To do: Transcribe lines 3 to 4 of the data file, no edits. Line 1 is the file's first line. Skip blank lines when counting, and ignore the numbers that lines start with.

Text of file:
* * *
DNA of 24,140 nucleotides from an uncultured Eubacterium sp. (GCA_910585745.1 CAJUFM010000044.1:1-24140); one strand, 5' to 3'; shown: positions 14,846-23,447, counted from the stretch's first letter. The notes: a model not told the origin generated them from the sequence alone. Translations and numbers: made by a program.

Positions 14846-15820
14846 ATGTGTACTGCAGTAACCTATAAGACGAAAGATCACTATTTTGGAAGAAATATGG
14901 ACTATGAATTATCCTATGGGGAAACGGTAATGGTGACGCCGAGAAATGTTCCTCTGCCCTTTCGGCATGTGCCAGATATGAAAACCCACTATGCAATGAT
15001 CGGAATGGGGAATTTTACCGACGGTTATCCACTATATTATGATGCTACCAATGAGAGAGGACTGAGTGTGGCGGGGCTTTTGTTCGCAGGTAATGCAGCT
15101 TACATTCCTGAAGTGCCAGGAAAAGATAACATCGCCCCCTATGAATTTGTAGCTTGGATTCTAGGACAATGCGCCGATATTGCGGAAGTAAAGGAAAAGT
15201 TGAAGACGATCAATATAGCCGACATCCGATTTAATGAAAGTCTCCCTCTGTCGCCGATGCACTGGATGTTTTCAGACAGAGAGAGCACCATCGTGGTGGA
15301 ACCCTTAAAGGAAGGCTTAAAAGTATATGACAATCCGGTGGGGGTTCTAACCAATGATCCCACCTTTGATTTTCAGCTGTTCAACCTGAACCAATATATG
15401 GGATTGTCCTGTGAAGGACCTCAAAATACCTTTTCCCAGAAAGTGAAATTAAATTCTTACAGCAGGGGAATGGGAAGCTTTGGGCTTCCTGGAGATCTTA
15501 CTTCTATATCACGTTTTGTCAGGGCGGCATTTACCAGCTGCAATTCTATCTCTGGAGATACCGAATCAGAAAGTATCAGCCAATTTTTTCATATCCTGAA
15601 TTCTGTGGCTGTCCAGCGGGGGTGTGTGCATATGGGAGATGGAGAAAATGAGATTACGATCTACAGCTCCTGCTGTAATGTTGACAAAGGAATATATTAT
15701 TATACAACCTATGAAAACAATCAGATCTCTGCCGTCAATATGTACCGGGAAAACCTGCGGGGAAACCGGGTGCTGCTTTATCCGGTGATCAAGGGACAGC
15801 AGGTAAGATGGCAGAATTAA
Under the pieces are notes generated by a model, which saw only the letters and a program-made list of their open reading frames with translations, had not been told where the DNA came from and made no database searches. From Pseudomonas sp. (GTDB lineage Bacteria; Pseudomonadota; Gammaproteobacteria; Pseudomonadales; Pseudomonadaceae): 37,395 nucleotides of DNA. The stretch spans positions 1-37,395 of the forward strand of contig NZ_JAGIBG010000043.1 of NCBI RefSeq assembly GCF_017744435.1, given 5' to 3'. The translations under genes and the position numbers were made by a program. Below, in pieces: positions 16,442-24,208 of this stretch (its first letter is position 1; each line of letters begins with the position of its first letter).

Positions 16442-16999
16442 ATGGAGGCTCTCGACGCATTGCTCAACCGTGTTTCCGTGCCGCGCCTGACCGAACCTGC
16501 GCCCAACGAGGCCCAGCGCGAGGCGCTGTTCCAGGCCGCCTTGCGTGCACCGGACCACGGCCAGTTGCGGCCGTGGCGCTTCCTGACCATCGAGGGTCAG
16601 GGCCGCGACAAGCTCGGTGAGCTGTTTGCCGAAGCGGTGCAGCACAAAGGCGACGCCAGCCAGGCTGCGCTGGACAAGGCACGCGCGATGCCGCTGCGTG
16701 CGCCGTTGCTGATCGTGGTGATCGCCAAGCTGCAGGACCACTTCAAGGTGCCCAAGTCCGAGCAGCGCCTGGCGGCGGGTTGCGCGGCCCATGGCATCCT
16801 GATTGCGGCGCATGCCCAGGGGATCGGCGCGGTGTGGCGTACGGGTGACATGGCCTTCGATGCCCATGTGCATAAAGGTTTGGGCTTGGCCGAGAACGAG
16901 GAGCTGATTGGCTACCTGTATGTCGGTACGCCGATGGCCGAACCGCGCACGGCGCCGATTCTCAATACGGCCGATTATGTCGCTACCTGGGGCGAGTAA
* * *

14846 ATGTGTACTGCAGTAACCTATAAGACGAAAGATCACTATTTTGGAAGAAATATGG
14901 ACTATGAATTATCCTATGGGGAAACGGTAATGGTGACGCCGAGAAATGTTCCTCTGCCCTTTCGGCATGTGCCAGATATGAAAACCCACTATGCAATGAT